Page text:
Due Date Comic Strips - Page 8
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LIZ: I can tell that you like me because you don't quite know what to do with your hands. DILBERT: To test my hypothesis I will hold this hand and observe the change. LIZ" The "Control" hand remains limp and clammy. It twin loses control, Hypothesis confirmed. thupa thupa thupa thupa thupa
Dilbert: "This was our third date, Liz. Tradition demands that you kiss me or give me the 'let's be friends' talk." LIZ: "No, our first date only counted as 85 % because we were wearing our sweat pants." DILBERT: "I'm 15 % short?!!" LIZ: "It's too bad, because I really felt like kissing."
"I brought Dilbert, in case you have any technical questions about our product." "Heh-heh...engineers don't know how to lie. The truth will be mine." "Uh-oh." "Ted said your product is bug-free. Is that true Dilbert?" "Well, yes, that's true." "I mean, basically true. Technicaly true. Sort of." "No-o-o!! It's a lie! All the bugs were reclassified as security features just to make the ship date!!" "And we both think you could be attractive if you'd just do SOMETHING with your hair." "Why did I bring you along?" "The evidence suggests that you're stupid."
Dogbert: "I can predict the future by assuming that money and male hormones are the driving forces for new technology." "Therefore, when virtual reality gets cheaper than dating, society is doomed." "Year 2004" Date: "Is Dilbert available?" DOgbert: "He's been in the holodeck since March."
The caption reads, "The problem . . ." Dilbert enters looking frazzled and says to the Boss, "We're so under-staffed that the project is six weeks behind schedule." The caption reads, "The analysis . . ." The Boss looks pensive and thinks, "I can't add people . . . I can't change the due date . . . I can't ignore it." The caption reads, "The result . . ." Dilbert says to Wally and Alice, "He wants daily status reports until the situation improves." All three look overworked and disheveled.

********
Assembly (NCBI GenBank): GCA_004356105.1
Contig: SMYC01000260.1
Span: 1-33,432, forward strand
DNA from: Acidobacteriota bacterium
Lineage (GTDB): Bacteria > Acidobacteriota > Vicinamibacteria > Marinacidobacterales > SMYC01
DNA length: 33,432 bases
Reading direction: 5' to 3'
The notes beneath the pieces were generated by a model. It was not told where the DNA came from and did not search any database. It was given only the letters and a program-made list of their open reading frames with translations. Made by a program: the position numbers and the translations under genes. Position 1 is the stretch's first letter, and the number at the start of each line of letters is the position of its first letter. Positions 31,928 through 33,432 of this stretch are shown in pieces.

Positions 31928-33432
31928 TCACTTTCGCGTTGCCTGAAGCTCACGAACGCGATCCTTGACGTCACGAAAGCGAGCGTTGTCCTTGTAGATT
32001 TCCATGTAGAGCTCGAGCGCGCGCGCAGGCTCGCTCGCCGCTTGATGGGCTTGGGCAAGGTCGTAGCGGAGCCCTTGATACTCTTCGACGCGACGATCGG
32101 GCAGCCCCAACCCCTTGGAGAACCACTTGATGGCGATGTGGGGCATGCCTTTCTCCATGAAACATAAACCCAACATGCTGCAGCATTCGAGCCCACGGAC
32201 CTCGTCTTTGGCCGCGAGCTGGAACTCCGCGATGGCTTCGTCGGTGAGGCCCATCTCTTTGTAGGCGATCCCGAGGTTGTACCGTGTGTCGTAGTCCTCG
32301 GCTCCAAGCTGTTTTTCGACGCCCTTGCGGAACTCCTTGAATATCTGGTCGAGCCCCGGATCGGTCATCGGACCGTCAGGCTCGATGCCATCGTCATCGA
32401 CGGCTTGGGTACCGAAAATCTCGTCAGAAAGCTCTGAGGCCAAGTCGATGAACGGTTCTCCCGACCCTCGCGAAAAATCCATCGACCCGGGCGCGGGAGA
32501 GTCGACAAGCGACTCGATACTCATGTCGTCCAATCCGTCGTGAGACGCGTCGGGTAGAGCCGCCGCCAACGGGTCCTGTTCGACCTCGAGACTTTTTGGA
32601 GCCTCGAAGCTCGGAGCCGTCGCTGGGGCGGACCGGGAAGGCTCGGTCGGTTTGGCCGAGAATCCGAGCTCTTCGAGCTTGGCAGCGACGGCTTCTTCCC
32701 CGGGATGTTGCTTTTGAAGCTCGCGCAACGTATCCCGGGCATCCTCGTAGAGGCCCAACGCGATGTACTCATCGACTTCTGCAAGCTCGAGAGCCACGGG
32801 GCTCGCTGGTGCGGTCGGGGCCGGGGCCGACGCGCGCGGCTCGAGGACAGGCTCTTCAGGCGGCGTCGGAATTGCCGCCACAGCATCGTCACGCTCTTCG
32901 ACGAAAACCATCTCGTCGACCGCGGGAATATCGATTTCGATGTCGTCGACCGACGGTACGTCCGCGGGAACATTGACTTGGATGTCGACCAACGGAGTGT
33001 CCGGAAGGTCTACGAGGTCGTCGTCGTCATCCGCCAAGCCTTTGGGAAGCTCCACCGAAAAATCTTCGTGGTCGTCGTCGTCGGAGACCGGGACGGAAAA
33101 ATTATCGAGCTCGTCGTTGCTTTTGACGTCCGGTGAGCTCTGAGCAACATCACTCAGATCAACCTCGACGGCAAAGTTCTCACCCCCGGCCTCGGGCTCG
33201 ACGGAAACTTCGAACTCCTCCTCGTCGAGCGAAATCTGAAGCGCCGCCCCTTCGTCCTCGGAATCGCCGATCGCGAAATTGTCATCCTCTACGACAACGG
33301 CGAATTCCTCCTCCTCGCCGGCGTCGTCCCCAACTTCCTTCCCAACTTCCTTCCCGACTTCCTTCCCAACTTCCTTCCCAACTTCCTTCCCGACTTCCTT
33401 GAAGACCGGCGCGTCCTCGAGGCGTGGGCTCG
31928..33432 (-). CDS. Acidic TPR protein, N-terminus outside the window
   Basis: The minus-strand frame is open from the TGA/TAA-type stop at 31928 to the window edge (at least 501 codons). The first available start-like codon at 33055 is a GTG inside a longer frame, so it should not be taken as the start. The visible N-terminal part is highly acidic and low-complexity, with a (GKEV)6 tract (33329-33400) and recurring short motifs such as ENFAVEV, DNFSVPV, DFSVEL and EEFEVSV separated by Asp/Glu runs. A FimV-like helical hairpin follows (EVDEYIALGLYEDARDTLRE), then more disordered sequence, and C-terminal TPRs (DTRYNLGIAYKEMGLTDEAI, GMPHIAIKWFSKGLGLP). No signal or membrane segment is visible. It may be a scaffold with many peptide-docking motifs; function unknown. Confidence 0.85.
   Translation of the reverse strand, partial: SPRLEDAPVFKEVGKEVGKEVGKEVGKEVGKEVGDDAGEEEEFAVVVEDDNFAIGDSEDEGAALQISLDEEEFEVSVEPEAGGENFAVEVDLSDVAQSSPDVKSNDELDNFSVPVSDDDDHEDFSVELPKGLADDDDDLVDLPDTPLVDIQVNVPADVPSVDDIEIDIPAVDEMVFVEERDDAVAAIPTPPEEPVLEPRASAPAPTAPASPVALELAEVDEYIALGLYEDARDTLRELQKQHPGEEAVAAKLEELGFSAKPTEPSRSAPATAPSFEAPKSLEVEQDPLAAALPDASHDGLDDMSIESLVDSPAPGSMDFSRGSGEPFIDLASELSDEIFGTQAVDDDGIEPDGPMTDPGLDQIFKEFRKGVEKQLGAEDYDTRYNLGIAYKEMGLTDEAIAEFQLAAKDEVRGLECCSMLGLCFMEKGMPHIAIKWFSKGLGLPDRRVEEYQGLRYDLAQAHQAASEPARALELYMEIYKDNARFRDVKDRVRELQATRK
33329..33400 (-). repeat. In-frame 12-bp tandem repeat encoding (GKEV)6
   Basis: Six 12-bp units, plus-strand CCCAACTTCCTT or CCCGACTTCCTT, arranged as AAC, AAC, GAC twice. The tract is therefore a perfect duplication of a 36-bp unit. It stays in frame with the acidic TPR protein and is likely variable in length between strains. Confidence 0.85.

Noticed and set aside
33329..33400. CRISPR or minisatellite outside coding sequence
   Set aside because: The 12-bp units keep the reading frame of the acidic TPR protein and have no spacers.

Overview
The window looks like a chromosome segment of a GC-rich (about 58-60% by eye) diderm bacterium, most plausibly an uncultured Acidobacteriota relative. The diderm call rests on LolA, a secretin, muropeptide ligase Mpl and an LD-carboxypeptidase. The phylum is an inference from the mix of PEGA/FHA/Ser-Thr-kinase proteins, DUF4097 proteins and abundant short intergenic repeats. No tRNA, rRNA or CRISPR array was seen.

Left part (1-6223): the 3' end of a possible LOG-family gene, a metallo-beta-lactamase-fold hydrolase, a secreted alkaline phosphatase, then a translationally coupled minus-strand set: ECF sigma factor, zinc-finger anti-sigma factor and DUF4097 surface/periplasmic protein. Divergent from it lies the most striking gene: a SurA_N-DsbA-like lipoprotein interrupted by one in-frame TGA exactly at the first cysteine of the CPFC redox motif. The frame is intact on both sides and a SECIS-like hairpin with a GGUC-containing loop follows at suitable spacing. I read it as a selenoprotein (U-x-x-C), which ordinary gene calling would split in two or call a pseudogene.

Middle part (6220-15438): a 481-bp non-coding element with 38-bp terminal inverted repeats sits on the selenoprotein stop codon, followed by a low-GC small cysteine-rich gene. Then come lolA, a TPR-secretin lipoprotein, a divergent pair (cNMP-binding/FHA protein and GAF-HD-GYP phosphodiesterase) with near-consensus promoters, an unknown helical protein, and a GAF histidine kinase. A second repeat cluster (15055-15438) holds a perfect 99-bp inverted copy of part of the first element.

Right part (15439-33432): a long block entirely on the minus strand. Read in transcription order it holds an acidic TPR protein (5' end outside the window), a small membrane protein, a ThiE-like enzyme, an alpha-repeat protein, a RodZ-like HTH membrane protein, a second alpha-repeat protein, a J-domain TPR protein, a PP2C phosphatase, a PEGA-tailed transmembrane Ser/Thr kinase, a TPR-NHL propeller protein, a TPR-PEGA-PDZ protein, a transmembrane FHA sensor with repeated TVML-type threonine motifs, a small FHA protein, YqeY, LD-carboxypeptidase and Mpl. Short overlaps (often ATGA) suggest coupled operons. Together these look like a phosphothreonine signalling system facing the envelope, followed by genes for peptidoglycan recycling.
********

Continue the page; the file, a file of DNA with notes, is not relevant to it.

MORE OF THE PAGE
The Boss sits at a desk. Dilbert reads a printout and says, "Our original project time line was twelve months . . . But since you pitched in to help . . ." Dilbert continues, "I don't have an exact date, but it's roughly the same time that the sun becomes a cold dark chunk of coal the size of your forehead." The Boss says, "We'll need flashlights." Dilbert says, "And sweaters. It could get nippy."
Dilbert stands in front of the Boss's desk and says, "I worked all night but I finished the presentation package you wanted." The Boss looks at a transparency and says, "Put the presentation date on each page." Dilbert says, "Those are color transparencies. It would take hours and cost hundreds of dollars to reprint them." Dilbert continues, "There's no reason to date them. In fact, it would limit future use and clutter the page." Dilbert continues, "But since you're incapable of admitting error . . ." Dilbert bows and continues, "I eagerly await your bizarre, other-worldly explanation for putting the date on each page." The Boss says, "Some people might not have calendars and we have to make sure it's not a holiday." There is an explosion. A cloud of smoke hovers where Dilbert's head should be. Dilbert says, "Ouch. My brain exploded." The Boss says, "The first presentation is February 30th . . ."
Wally stands in front of the Boss's desk. The Boss says, "Wally, I've decided to move your project due date up a month." Wally responds angrily, "Every time it looks like I'll reach an objective, you move it! What does this prove about my performance?" The Boss answers, "It proves I'm better at setting objectives than you are at achieving them."
The Boss peers into Dilbert's cubicle and asks, "Could you do a demo of the new product for our VP next week?" Dilbert says, "Well . . . That would delay the ship date, lower morale and create an unending demand for more unproductive demos . . ." Dilbert continues, "Logically, since your objective is to show that we're doing valuable work . . ." The Boss interrupts, "And we'll need a banner that says 'Quality.'"
The Boss sits across from two men from the buying company who are sitting on a couch. One man says, "In the 'due diligence' phase of our merger you will give us access to all of your proprietary information." The Boss asks, "Wouldn't that let you know how to crush us competitively? Couldn't you cancel the merger and take our customers without paying a cent?" As the two men struggle to control themselves, they think, "Must . . . contain maniacal . . . laugh . . ."